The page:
California split into six separate states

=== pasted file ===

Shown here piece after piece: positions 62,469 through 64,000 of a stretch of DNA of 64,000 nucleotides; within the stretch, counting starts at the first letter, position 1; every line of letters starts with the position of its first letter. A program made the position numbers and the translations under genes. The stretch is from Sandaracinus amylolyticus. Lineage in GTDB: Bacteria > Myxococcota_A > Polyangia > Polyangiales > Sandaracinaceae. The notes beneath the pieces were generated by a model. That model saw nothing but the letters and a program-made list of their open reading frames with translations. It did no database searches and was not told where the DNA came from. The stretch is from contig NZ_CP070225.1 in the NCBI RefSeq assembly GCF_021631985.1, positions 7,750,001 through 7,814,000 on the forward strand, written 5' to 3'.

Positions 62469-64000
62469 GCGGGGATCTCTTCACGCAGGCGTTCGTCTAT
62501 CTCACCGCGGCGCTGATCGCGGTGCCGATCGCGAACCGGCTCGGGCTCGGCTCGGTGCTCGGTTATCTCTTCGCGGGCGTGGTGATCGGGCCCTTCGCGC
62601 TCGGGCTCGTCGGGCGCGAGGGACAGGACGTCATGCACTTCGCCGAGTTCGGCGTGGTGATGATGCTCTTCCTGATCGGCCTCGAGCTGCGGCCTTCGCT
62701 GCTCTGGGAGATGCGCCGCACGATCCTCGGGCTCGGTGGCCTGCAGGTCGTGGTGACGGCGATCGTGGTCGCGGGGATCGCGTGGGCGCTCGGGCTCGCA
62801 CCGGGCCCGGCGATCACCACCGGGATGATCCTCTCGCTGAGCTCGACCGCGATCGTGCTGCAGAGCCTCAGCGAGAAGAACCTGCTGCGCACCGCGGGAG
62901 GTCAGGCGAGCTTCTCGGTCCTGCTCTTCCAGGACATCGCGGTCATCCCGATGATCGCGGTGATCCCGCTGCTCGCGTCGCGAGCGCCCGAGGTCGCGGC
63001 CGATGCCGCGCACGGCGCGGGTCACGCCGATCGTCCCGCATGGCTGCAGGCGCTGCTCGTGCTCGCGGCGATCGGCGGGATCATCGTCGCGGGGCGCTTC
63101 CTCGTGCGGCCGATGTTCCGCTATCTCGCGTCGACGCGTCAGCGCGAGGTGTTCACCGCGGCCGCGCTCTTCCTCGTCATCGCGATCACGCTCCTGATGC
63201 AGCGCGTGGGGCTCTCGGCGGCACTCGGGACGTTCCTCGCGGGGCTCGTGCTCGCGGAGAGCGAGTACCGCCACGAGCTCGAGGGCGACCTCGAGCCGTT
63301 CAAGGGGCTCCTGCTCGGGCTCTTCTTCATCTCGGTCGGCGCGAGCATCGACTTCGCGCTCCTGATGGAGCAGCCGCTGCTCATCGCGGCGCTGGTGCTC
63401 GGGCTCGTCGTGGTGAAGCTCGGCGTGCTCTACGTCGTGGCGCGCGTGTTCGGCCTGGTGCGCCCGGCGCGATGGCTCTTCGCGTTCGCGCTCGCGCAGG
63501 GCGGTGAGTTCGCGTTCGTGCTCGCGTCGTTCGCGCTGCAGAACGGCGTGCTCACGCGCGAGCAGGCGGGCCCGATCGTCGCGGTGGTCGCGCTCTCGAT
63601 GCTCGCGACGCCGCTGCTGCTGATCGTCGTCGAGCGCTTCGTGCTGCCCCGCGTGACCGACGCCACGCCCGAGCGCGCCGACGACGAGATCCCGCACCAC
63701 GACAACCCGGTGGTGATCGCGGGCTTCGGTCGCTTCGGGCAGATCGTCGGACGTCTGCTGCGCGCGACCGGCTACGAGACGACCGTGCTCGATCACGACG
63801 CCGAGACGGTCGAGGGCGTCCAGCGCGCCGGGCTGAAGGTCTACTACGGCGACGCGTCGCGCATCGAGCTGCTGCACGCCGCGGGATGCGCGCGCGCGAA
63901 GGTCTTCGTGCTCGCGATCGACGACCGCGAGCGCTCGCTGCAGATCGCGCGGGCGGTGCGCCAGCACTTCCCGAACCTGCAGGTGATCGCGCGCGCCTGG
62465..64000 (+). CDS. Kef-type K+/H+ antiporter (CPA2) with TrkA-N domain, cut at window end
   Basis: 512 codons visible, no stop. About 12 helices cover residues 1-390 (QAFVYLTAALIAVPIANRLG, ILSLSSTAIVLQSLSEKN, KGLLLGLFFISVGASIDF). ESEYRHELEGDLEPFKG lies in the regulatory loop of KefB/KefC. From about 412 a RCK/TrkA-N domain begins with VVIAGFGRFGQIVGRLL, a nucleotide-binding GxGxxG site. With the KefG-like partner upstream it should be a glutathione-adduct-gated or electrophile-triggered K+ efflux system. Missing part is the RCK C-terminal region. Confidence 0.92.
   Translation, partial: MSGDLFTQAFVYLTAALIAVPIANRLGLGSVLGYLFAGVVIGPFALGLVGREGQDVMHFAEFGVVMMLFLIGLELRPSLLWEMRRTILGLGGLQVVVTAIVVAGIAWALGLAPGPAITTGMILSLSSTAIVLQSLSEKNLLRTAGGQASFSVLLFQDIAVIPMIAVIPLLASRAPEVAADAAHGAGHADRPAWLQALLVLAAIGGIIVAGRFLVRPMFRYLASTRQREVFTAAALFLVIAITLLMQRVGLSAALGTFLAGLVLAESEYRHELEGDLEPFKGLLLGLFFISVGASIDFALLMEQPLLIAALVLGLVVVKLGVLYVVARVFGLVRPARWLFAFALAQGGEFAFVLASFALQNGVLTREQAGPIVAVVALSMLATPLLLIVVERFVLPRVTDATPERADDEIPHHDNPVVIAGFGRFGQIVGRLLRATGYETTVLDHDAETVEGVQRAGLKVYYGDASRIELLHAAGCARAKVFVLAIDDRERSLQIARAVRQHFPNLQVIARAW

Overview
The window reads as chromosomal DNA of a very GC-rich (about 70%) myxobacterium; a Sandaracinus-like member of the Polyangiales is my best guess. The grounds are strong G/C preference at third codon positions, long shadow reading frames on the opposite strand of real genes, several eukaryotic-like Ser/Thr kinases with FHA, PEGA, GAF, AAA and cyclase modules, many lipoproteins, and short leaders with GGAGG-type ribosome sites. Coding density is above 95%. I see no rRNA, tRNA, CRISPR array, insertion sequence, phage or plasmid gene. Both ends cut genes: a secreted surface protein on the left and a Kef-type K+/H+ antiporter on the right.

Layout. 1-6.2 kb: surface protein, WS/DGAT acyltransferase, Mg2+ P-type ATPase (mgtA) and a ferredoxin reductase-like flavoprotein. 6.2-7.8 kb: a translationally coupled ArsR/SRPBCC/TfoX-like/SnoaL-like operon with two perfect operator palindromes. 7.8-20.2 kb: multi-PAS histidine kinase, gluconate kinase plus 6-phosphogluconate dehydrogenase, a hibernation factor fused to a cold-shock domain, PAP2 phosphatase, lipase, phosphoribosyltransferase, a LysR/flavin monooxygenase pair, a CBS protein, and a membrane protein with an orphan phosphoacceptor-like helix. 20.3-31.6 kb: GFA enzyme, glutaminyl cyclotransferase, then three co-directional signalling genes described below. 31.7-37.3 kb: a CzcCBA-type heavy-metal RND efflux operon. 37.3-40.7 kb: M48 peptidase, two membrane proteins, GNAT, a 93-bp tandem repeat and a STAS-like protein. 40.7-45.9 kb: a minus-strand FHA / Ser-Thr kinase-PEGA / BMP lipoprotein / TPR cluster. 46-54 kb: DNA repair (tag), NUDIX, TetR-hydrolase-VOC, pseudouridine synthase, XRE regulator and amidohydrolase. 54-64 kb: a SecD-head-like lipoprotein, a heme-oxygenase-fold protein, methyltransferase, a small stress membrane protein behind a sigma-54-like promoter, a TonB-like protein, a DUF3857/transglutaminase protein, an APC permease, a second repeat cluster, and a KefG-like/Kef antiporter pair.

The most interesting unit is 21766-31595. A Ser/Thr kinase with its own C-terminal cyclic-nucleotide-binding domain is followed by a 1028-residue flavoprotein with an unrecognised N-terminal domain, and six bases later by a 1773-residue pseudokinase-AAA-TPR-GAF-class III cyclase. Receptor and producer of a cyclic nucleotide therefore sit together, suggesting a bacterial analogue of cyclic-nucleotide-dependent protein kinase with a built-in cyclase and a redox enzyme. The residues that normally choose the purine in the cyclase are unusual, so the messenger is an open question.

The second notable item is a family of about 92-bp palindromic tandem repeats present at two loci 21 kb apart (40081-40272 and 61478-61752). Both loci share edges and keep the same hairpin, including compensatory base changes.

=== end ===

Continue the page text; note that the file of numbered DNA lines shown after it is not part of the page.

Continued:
For those thinking the counties encompassing the bankrupt cities of Stockton and Bakersfield would spiral economically out of control, our data proves the exact opposite. Based on Internal Revenue Source data contained within How Money Walks, the counties that would make up the proposed state of Central California actually experienced a net gain in adjusted gross income (AGI) and population: $1.36 billion and 49,021 taxpayers. In fact, only two of the six proposed new states experienced net losses of AGI and population: West California (-$34.54 billion and -909,029 taxpayers) and Silicon Valley (-$26.89 billion and -300,878). It should come as no surprise, then, that the proposed state with the greatest net loss of AGI and population would be the new home of Los Angeles County. What is surprising is the net-loss figures of the proposed state of Silicon Valley, even though economists project it to be the wealthiest state in the union if this initiative comes to pass.